Oh, we're suckers for "What If" tales, like the ones found in comic books. What if Batman married Catwoman? What if Superman was a Soviet dictator not an American hero? So when we came across Brian Sullivan's UX magazine article on the sketching secrets of Leonardo da Vinci, we couldn't help but ask — what if Leonardo ran a tech start-up?
Frankly, Leonardo would kick butt as an entrepreneur. After all, Leonardo was a true renaissance man, a painter and sculptor who had an inventor's mind. Leonardo had that entrepreneurial spark. Get this, he dreamed up the helicopter, tank, and, even, the airplane long before they were actually built and used.
Picture it for a sec. Of all his skills, what would Leonardo have brought to Silicon Valley? What would've made him a success? Well, we think he'd be up for the challenge, and here's a few skills we think he'd employ.
Leonardo was a scrappy artist, as Sullivan points out, scribbling some 13,000 drawings with tons of annotations (take a look at a few here). He sketched everything and anything — from mechanical marvels to flowers blossoming to the human anatomy. Leonardo worked out his ideas and problems on scraps of paper.
Take Leonardo's famous "The Last Supper" painting. As he was working through that painting, Leonardo did a sketch of the musculature of the arms and shoulders so he could see how the arms should look in the painting, says Sullivan. That's a time-tested design technique right there. Leonardo knew that sketching can help test out ideas and eliminate ones that don't work.
He'd Get A Drawing Partner
Leonardo didn't shy away from collaboration. He valued feedback. While doing anatomy sketches, he worked with an anatomist to get the details right, says Sullivan. By nature, sketching is collaborative and social. That's because sketches are disposable so there isn't a lot of ego invested in them, making it much more inviting for people to work together. Leonardo would've rocked this approach today, building a team whose skills would ensure that the details were just right.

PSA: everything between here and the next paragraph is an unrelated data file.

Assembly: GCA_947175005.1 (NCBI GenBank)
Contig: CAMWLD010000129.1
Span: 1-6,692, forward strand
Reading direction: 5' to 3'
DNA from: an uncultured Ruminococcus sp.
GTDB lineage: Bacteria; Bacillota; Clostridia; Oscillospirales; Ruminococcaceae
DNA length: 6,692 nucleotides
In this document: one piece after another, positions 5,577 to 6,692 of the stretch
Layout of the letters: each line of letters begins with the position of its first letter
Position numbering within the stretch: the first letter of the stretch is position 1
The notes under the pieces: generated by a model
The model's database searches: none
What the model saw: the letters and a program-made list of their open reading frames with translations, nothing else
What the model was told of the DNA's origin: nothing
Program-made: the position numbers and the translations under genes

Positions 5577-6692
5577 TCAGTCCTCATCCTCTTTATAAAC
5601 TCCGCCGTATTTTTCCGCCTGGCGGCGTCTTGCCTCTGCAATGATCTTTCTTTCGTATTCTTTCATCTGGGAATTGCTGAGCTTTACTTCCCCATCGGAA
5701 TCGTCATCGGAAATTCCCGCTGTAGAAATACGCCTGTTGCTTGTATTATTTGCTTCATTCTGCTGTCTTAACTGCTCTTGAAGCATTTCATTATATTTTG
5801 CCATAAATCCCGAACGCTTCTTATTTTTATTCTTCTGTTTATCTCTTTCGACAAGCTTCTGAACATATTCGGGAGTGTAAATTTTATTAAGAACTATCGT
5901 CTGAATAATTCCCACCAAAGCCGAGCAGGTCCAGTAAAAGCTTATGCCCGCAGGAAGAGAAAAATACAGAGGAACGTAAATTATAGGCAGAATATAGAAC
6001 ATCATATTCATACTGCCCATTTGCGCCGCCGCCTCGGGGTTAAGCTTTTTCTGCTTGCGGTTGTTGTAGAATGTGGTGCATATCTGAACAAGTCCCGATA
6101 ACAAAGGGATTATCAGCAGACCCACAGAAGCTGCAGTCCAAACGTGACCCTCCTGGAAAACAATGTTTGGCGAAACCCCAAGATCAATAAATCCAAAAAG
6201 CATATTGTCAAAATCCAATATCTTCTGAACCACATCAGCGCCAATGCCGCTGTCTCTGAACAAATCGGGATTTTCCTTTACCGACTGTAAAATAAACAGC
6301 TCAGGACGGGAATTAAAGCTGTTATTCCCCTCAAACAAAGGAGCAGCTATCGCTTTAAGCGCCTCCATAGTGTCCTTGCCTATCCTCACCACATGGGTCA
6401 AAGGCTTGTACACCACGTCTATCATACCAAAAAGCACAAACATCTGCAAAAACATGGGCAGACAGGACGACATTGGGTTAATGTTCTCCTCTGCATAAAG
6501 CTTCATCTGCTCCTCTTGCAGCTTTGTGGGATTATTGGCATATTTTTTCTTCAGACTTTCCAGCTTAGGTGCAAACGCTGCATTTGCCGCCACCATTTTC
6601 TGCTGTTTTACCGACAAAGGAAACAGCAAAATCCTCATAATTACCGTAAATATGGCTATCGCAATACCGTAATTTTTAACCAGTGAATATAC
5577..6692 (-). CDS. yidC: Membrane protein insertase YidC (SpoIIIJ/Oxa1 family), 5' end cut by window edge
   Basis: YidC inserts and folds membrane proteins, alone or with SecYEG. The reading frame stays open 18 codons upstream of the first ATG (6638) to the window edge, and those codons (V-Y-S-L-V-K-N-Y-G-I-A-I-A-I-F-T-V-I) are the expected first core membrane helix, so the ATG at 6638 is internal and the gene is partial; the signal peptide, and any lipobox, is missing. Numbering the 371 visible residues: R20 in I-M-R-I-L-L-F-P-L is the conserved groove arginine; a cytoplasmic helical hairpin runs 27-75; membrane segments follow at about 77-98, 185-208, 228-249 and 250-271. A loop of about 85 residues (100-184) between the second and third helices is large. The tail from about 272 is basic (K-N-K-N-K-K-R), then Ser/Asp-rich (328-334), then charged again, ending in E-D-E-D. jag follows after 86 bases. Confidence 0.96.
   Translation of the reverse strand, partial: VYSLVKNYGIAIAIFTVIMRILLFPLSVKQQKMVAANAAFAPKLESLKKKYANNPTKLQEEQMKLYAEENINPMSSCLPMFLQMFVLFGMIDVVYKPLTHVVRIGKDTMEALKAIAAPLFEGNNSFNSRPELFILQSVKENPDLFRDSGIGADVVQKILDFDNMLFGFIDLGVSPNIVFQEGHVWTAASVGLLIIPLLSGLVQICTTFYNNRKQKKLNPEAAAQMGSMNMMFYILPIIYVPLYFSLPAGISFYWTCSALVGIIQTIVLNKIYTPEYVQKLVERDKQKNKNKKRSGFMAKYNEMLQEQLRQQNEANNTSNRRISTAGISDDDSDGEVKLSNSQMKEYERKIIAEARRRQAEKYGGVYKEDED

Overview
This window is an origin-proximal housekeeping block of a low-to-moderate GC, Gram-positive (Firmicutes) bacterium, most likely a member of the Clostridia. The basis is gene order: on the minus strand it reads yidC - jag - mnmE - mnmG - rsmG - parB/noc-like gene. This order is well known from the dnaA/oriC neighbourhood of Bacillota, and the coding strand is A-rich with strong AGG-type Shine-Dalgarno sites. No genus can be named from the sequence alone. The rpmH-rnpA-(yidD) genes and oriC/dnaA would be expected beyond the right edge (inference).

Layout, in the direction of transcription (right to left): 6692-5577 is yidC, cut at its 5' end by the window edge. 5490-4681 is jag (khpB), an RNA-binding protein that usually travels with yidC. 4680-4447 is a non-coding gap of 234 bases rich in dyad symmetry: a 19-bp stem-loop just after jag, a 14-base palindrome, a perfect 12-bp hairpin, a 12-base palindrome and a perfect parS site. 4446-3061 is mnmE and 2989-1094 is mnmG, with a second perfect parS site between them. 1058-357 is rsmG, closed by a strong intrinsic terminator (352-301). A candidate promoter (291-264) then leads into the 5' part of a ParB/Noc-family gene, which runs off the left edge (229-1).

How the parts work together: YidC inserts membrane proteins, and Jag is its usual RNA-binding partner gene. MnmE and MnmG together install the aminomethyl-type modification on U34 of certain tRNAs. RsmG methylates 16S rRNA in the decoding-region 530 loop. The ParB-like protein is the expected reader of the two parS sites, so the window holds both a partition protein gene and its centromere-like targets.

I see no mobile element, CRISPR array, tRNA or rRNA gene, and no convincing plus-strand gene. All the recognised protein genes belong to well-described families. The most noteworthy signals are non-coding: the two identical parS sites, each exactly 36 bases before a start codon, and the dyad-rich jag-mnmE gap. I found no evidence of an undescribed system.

Not One, But Multiple Iterations
Leonardo wasn't satisfied with doing just one sketch of something. He did multiple iterations, drawing and redrawing an object from different perspectives and stages of development, says Sullivan. As part of our design process, we've found that multiple iterations make it easier to ask some dumb questions that can sometimes lead to great answers. Leonardo came to the same conclusion, which is why he continually refined his ideas through a lot of intentional trial by error. Believe it or not, it's also not too different from the approach taken by well-known investors Dave McClure and Ron Conway.
Ron told us at his soapbox talk that his firm doesn't always know who'll be a breakout company, but talks to dozens of them, asking tons of questions before deciding to sink money into a company. Whereas Dave McClure said at his soapbox talk that 500startups isn't always sure in the early stages of investing, saying the fundamental philosophy at his firm is that "we're not that smart." In other words, both men don't know the right answer going in, so they try a lot. That's something Leonardo would easily get behind.
Could Leonardo Prevent a Flop?
Let's take this "What if ' " a step further. Say Leonardo was pulling the strings on Google's flop ''Wave. Would he have concluded sooner that it wasn't building momentum? Would he have noticed sooner that users were confused by its complicated interface? How would he have designed it? Da Vinci may have even arrived at Google+ a lot sooner than Googlers did. Makes us wonder, what other flops would have turned out differently had Leonardo been at the helm?